I agree with Frank's comments. Additionally, I don't think I could come up with a single maximum number. But I could tell you if a game felt like it had too many. Blue Lagoon, for example, felt like it had a lot of ways to score when I learned the game, but after playing, felt just right.

I just went through the comments on that game and saw about 5 people mentioning "point salad" on the first page.
Exactly. I would expect as much. Whether you find that to be a bad thing is up to you, but a lot of people don't.
 
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Channing Jones
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curtc wrote:
Mageant wrote:
curtc wrote:
I agree with Frank's comments. Additionally, I don't think I could come up with a single maximum number. But I could tell you if a game felt like it had too many. Blue Lagoon, for example, felt like it had a lot of ways to score when I learned the game, but after playing, felt just right.

I just went through the comments on that game and saw about 5 people mentioning "point salad" on the first page.
Exactly. I would expect as much. Whether you find that to be a bad thing is up to you, but a lot of people don't.

I'm not judging it either way. I'm trying to get a feeling for when people start having that impression.
 
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dave bcs
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For me, point salad is a negative thing, but implies more than just multiple ways to score. Point salad implies that the various scoring methods don’t functionally connect with one another. I am fine with multiple scoring paths so long as pursuit of these paths affects your game engine, or the overall game state, as well: “moving parts” so to speak. Having multiple places to score “points” without altering the game state in some other way is boring.

Many Stephan Feld games, in my opinion, tend toward having a “point salad” feel (such as Trajan). His latest one, Forum Trajanum,despite still being somewhat non-interactive (players don’t force each other to alter strategy very much), has more interconnected scoring elements than some of his previous games, so is, for me, more enjoyable.
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Patrick Zoch
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It depends on the theme. If all the ways to score are thematically relevant to being successful in the objective of the game, I am good. When a point earning option seems to be inconsistent with what would constitute success in the theme of the game, then it seems excessive.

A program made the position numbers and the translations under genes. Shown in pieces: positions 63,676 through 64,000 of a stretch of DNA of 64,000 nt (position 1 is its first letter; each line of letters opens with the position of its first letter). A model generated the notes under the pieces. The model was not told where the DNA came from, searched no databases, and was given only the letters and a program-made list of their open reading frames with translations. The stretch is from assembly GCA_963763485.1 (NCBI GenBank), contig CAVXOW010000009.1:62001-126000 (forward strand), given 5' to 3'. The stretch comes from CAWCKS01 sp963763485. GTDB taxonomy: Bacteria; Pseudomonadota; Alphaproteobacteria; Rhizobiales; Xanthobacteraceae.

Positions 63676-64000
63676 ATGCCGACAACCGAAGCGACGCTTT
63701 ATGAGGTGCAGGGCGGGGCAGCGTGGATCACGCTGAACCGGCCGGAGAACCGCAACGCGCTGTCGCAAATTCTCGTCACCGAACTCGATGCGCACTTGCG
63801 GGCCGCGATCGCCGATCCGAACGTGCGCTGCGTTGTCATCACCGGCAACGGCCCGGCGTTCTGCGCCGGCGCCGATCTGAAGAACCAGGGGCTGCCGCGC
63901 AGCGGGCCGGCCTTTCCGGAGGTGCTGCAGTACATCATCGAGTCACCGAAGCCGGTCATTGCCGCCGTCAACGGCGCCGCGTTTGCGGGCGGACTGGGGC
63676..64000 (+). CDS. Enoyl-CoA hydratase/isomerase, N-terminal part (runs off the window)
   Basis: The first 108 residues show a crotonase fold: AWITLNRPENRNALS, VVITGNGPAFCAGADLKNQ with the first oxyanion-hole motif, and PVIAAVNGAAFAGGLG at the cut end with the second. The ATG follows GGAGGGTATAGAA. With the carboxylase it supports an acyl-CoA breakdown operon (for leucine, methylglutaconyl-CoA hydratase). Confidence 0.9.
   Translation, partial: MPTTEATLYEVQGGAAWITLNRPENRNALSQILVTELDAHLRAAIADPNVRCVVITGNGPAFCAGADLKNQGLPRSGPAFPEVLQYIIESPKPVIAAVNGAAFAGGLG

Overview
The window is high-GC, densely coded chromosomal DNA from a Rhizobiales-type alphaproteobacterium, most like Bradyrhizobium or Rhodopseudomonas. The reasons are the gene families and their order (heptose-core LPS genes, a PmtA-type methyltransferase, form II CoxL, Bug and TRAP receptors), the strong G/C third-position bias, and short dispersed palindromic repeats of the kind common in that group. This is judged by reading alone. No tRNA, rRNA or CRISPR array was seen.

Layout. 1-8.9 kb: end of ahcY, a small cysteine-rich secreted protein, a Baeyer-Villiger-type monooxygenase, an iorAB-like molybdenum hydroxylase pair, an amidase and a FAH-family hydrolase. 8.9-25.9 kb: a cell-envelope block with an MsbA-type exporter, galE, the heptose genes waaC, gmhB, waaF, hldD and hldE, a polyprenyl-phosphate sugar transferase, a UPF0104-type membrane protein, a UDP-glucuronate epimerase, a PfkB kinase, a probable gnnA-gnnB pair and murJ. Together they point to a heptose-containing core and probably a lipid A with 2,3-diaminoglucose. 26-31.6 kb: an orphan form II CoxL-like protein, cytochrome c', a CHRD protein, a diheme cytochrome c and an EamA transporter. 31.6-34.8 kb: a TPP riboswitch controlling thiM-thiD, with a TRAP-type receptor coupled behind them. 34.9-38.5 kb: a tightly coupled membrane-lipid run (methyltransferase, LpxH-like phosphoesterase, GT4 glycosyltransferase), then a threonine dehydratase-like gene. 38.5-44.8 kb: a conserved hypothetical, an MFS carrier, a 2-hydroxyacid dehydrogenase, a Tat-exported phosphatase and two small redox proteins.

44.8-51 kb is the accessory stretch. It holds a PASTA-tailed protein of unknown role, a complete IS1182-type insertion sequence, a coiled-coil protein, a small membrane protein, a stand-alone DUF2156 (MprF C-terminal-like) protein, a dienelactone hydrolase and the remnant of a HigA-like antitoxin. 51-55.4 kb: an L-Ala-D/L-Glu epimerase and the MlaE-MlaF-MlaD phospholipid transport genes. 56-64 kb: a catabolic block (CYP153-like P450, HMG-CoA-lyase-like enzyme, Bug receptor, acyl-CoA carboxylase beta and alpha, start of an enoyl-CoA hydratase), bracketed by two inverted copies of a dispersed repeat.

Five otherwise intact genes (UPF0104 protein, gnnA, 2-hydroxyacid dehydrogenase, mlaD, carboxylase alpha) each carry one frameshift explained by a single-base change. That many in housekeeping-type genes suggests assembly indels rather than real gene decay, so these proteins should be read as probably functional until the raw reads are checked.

I prefer to look at the various scoring options as viable paths to victory. These various scoring opportunities open up play strategies. As long as the strategies make sense to the them of the game, the scoring option is good. But when it seems like a player is simply exploiting a loophole, then the scoring option has become problematic.
 
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Charles Ward
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I just wanted to say how much I enjoyed the subject/title of this post.
 
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Ville Heinonen
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At Great Western Trail & Trajan. Love em' both, but if they both had a few more things in them.. Dunno.
 
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Ryan Keane
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I don't think any specific threshold defines a game as being a point salad or not being a point salad, so I can't answer this poll. It's just a feeling you get from a game that feels, well, more point salady.

It's not really a bad thing - the choices about which part of the salad you want to eat can be really fun, like digging through a big salad with your fork for the yummiest bits. But as Dave said, the key seems to when the bits don't feel connected. I can take the tomatoes out of the salad and it doesn't affect the rest of the salad - it's just one less way to score points now. Games that feel like point salads tend to feel like the designer made the game by adding salad ingredients and stopped when he felt there were enough different scoring methods to provide an interesting enough game. "This salad is pretty good, but I think it could use croutons. Ok, I've crafted a tasty crouton. Added. Hmm, maybe it needs some bacon bits? Er, ah, ok, there I've added some fun bacon bits."

The designer and expert players may vehemently disagree and make long-winded arguments to dispute that, but it doesn't change the fact that some players got that point salady impression from the game.

Macao is probably my favorite Feld game, but this is how I see his design:
1. I have a cool windrose mechanic for players to make interesting choices about what cubes they'll have in future turns - what should we use those cubes for?
2. Let's have players draft cards that cost specific combinations of cubes and they lose points if they can't pay for them and their hand starts to exceed the hand size. That sounds cool.